Two weeks ago I got to go to Together for the Gospel in Louisville, KY. I have been to all three T4G’s, but this was the first time I went as a pastor in full time ministry:
- I will keep fighting for the fact that God intends for the local church to be the way to advance the Kingdom. Most Christians just do not get it, no matter how many different ways you say it. I was reminded to keep holding out the promises of God to your people as the way to get them there.
- John Piper made me cry tears of joy with his explanation of the thief on the cross at the final judgment. I was reminded that the pinnacle of the Christian life is the gospel, period. Do not let anyone make you think otherwise. You want to be as happy as you can be? Keep meditating on the gospel.
- I was not sure if my desire to go back every two years to this same conference was healthy. But I can admit that God has only gifted certain men in certain ways, and Mohler, Dever, Duncan, Mahaney, Piper, Sproul, MacArthur, Anyabwile, and the breakout speakers are among those few. They are God’s gift to the rest of us, and we should always be thankful that we are alive at the same time as them, just as any Christian should be thankful if they got to hear Lloyd-Jones, Spurgeon, Whitfield, or Edwards preach. I call it the “grace of contemporality.”
And if that is not enough reason to go back…O, the books they give you!
Always point people to the glory of God:
- Jesus had a future hour of glory in mind (1-5)- Jesus’ statement that his time had not yet come means his whole life had a point to it. He did not dishonor his mother; he did the most loving thing possible by pointing her to a future hour on the cross.
- Jesus had a glorious kingdom in mind (6-10)- Water turning to wine is glorious! Moses turned water into blood and Jesus turned water into the very thing that would represent his blood later on. One second it was water and the next second it was a different color and a wine connoiseur would have been able to tell you what kind of grape it came from; but it simply came from the command of Christ! This also seems to be a fulfillment of Genesis 49.11 where Jacob blesses Judah, “he has washed his garments in wine and his vesture in the blood of grapes.” In Jesus’ kingdom, wine could replace what the Jews used to wash their garments!
- Jesus had the Father’s glory in mind (11)- this is one of the signs that he used to reveal his glory, glory as of the only Son from the Father, full of grace and truth (John 1.14).
Interesting that after this sign, then his disciples put their faith in him. It is possible to be a part of the believing community, yet not have your faith in him. Keep putting your faith in the cross of glory.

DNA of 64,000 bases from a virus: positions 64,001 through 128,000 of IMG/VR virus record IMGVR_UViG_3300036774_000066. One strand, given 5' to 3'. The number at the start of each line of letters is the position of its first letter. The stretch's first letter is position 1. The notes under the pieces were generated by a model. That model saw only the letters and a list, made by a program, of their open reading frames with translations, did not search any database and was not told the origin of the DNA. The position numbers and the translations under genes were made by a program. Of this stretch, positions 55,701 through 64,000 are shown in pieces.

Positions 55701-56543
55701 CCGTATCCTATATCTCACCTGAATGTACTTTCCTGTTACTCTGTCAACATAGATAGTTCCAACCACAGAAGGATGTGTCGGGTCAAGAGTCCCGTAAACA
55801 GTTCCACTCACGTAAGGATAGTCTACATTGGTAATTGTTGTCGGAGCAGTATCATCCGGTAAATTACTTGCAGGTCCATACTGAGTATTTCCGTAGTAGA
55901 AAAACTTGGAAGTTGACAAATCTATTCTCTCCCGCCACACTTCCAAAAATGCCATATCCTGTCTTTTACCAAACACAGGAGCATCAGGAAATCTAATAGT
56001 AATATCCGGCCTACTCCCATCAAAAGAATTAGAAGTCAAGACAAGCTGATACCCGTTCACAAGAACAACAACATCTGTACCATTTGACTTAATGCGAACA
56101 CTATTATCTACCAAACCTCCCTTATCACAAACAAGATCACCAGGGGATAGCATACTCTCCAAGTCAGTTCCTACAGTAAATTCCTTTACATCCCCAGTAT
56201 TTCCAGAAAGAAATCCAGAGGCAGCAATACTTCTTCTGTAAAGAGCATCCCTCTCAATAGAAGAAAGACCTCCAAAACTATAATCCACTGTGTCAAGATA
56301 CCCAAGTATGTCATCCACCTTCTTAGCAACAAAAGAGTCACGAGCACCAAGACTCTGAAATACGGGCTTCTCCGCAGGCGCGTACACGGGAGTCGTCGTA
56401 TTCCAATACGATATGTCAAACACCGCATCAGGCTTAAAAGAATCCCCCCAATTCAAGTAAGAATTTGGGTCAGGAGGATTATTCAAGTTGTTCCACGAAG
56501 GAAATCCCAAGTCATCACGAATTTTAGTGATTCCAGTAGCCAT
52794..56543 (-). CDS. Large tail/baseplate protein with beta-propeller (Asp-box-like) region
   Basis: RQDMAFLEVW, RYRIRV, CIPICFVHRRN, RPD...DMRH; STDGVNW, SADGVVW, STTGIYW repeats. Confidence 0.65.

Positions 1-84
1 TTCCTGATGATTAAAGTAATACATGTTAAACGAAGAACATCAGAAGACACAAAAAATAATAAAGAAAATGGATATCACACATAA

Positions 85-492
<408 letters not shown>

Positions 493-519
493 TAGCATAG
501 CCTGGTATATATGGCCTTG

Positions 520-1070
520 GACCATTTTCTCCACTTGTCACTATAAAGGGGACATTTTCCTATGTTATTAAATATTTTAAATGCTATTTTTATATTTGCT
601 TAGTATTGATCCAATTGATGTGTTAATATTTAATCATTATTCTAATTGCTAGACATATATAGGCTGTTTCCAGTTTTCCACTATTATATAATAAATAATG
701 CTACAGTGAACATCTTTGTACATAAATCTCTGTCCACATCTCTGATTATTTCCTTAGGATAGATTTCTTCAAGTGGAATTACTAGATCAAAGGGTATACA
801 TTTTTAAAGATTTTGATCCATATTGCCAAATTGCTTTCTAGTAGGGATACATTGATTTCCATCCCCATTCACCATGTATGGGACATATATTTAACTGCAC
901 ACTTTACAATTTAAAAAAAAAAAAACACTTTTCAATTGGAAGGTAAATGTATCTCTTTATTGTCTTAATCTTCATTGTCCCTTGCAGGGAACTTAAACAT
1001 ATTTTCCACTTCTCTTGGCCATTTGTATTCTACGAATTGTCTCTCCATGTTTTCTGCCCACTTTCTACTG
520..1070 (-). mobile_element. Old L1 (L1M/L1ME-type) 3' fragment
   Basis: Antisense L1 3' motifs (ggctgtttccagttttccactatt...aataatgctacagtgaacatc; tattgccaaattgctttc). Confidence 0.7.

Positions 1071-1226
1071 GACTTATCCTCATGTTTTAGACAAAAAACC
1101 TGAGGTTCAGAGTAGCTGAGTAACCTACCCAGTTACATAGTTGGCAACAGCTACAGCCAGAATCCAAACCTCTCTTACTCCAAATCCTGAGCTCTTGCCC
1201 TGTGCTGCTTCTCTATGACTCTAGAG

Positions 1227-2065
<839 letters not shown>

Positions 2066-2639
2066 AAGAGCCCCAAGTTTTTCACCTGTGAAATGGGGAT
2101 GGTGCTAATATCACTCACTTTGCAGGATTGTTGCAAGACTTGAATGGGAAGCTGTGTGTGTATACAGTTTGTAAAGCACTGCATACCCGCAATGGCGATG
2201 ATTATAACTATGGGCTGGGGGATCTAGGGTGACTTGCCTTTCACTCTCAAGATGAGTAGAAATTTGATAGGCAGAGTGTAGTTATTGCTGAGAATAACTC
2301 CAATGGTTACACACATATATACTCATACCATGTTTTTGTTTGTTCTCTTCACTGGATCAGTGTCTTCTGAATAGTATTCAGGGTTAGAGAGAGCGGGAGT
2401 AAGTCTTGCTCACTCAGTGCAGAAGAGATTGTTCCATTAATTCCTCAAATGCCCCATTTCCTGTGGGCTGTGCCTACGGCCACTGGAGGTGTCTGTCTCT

Never be satisfied with where you are at:
- Always dig deeper into Jesus (35-46)- first, John the Baptist tells two of his disciples about “the Lamb of God” (36), then Jesus exhorts them to “come and you will see” (39). Andrew told his brother, Peter, about “the Messiah” (41), then he brought him to Jesus (42). And Philip told Nathanael he found “him of whom Moses in the Law and also the prophets wrote” (45), then Philip said, “Come and see” (46). There is this constant pattern of people testifying about the Messiah, and then those who are interested needing to dig deeper into the Messiah. No one will have all their questions about Jesus answered at the beginning; just come and see!
- Always look for the greater signs (47-51)- Jesus rebukes Nathanael for believing. Of course, it was a positive thing that Nathanael affirmed who Jesus was. But he also revealed the human tendency to be swayed so easily by all things supernatural. Jesus said to look for heaven to be opened! Jesus claimed here to be the ladder in Jacob’s dream, the true gate between heaven and earth. Thank God if He ever graced us with miracles and angels and signs. But should we not be more excited when someone understands Jesus to be the only access to heaven for the first time?
Do not confuse the call to ‘come and see’ with some of the contemporary calls to ‘come and give Jesus an honest to goodness try.’ This call in John 1 is a promise: come, and you WILL see Jesus to be who he says he is.
Prepare the way of the Lord! Two ways to do this:
- Deal seriously with sin- Jews began baptismal purification sometime in the Intertestamental period as another Jewish rite. So in one sense, water baptism had become a way to identify with Jews. But John came baptizing Jews! Salvation is not a matter of Jewishness, but a matter of repentance. Also, John called Jesus the Lamb of God who takes away the sin of the world. By the time the author, John, wrote this, he had witnessed the perfect Lamb of God become a sacrifice for sin. God dealt as seriously with sin as can possibly be conceived– he killed his own Son.
- Constantly confess who Jesus is- verses 29-34 contain extremely rich Christology. Jesus is the Lamb of God who takes away sin; he was a man who surpassed the Baptist because he had come before him; there is a visible picture of Jesus as the Messiah with a reference to the Holy Spirit anointing him; and John testifies that this is the Son of God. John the Baptist came not simply preparing the way for the Lord; he came to be the voice that preaches: “Prepare the way for the Lord!” And one of the clearest ways he shows how to do that is verbally confessing who Jesus is to others.
Twice, in verse 31 and 33, the Baptist admits he would not have known who Jesus was unless revealed to him. That is the only way ANYBODY will ever know about Jesus, by revelation. So as God revealed to us through the Word, let us go and reveal to others through the Word.